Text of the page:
January 16, 2011 in Features

Book Notes: Writers might find inspiration from Kenower

By The Spokesman-Review
 

Do you feel like your writing life needs a push-start?

You might want to catch William Kenower’s talk at Gonzaga University on Saturday, 1 p.m., “Tuning Your Inner Ear: The Key to a Literary and Artistic Life.”

Kenower is the editor-in-chief of Author magazine and the author of the novel “One Year in Jeopardy.” His talk will focus on how to create the kind of artistic life that will allow you to write the book you’ve always wanted to write.

Admission is $10 at the door, at GU’s College Hall 101. This talk is sponsored by the Society of Children’s Book Writers & Illustrators and the university’s English Department.

Get Lit! tickets

Individual tickets are on sale for Eastern Washington University’s Get Lit! festival. Here’s a reminder of who is appearing when:

Sam Kean – April 14, 7 p.m., Bing Crosby Theater.

Sena Jeter Naslund with Nancy Rawles – April 15, 7 p.m., Lincoln Center.

Tim O’Brien and Brian Turner – April 16, 8 p.m., Bing Crosby Theater.

Matthew Dickman – April 17, 11:30 a.m., Lincoln Center.

Tickets for each event are $15 ($10 for military members), through TicketsWest outlets (800-325-SEAT, www.ticketswest.com).

If you’re planning on attending all four, you should get a festival pass for $45 (you’ll come out ahead even if you attend only three, because you’ll save on service fees).

High school or college students with ID can get free tickets through college bookstores March 28 through April 8 or at the door as space allows.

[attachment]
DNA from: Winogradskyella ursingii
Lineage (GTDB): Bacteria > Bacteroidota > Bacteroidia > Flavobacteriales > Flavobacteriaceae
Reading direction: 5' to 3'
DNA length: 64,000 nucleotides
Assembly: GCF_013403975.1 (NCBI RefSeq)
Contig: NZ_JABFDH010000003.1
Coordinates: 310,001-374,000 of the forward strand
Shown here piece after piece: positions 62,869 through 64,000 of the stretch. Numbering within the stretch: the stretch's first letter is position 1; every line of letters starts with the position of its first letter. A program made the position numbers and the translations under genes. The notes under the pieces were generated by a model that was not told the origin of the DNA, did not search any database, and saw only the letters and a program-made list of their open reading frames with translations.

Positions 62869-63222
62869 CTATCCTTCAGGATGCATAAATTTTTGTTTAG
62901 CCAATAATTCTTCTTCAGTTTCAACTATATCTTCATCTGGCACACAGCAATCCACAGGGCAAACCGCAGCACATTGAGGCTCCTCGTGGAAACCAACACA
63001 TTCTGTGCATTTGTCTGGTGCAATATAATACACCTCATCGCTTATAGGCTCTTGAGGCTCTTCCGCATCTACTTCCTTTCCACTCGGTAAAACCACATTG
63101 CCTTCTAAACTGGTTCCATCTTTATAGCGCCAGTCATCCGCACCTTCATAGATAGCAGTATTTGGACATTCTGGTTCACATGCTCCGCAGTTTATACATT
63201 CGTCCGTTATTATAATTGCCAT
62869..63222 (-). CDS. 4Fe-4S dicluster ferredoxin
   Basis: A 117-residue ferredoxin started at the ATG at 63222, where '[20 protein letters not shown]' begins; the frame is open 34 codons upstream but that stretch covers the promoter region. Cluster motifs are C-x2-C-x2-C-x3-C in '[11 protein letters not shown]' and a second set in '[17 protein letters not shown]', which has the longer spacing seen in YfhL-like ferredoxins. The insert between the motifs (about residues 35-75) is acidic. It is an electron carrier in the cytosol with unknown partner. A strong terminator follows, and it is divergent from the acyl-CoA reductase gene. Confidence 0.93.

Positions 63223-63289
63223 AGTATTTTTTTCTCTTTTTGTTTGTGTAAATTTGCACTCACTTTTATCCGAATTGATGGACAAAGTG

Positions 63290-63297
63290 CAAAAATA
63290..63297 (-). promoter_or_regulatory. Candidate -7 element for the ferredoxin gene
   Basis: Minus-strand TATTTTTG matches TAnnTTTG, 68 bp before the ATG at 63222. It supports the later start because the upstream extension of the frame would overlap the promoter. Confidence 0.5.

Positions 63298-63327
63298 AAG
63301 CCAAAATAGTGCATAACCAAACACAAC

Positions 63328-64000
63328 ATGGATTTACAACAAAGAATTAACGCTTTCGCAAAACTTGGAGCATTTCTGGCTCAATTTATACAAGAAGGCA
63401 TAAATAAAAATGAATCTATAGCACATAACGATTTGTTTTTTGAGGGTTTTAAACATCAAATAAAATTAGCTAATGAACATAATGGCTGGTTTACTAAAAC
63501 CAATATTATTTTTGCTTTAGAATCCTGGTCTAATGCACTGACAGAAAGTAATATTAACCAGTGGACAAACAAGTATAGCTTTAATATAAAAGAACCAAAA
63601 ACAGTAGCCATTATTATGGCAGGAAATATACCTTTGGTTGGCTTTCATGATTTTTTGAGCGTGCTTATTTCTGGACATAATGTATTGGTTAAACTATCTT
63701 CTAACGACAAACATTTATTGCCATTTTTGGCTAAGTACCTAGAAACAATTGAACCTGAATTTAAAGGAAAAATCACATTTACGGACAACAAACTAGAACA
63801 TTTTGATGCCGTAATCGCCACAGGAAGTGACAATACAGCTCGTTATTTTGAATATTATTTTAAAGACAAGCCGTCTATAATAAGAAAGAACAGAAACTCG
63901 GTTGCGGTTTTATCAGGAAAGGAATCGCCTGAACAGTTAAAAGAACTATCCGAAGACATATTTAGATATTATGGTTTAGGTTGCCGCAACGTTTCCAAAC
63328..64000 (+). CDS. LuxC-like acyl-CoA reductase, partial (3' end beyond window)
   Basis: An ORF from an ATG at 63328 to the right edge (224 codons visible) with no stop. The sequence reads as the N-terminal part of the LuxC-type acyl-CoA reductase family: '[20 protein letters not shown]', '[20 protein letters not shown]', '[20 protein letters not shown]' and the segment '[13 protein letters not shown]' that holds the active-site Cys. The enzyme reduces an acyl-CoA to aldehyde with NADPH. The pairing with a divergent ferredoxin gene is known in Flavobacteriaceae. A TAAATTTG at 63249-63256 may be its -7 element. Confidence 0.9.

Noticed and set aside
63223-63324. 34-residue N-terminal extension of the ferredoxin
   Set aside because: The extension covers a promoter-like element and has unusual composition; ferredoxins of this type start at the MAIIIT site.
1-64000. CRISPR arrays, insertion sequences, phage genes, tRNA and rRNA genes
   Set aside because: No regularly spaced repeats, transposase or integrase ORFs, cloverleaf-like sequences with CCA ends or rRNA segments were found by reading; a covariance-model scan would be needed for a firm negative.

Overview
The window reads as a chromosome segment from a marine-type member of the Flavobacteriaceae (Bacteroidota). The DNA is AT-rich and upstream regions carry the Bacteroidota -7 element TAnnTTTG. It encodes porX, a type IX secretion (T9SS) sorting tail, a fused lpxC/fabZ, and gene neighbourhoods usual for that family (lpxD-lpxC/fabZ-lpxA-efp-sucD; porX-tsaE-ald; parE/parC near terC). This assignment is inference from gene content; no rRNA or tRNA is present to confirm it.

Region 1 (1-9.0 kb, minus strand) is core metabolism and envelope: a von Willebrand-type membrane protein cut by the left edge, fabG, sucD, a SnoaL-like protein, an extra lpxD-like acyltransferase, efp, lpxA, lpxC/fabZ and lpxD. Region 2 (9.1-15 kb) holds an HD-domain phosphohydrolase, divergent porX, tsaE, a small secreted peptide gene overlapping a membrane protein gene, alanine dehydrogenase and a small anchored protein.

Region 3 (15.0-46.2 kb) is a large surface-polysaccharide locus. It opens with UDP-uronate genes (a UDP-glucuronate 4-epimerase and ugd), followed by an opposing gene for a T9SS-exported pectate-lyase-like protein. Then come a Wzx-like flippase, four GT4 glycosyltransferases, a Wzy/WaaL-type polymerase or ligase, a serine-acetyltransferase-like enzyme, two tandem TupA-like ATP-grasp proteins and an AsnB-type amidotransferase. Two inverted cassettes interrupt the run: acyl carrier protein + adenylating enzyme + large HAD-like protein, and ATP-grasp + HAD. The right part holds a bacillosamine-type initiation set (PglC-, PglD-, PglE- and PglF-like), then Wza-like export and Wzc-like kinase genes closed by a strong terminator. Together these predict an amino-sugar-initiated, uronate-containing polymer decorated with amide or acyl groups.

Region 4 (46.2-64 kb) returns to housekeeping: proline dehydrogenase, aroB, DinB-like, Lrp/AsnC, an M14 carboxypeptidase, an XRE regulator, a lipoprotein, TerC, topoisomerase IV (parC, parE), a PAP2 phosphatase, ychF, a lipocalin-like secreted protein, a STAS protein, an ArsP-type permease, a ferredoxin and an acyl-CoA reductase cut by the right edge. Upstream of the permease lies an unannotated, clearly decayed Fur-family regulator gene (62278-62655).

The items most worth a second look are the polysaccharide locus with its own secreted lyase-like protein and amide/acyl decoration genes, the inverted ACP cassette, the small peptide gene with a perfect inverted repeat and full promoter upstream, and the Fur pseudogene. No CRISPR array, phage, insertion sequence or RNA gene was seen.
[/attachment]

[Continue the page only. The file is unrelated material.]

Get Lit! is also hosting singer/songwriter Ani DiFranco on April 15, 8 p.m. at the Bing Crosby Theater. Tickets for that concert are $35, also through TicketsWest.

A festival pass that includes DiFranco tickets will run you $60.

We should also note that Get Lit! will feature many other free author talks and panel readings, including Jack Hamman, Maude Barlow, Margaret Regan, Julie Otsuka, Ben Percy and Jonathan Evison.

‘New Arab Journalist’

Washington State University’s Lawrence Pintak has just written a new book of global relevance, “The New Arab Journalist: Mission and Identity in a Time of Turmoil” (I.B. Tauris/Modern Middle East Library).

Pintak is a former CBS news correspondent and the founding dean of WSU’s Edward R. Murrow College of Communication. He covered the Middle East for many years.

The book takes a look at what he calls the “dramatic upheaval in Arab media” and the complicated forces that have shaped it. Pintak also makes the point that Arab media today have an impact far beyond the Middle East.

Look for the book soon in local bookstores and online; its official on-sale date is Feb. 1.

A playwright award finalist

Congratulations to University of Idaho MFA candidate Mattie Rydalch, whose play “Strange Attractors” has been chosen as a finalist for the national David Mark Cohen Playwriting Award.

The play explores scientific “chaos theory” as a way to look at human relationships. The UI staged a production of the play last year, then it won the regional competition at the Kennedy Center American College Theatre Festival.

Rydalch is the only UI student ever chosen as a finalist for the award. The national winner will be announced this spring.


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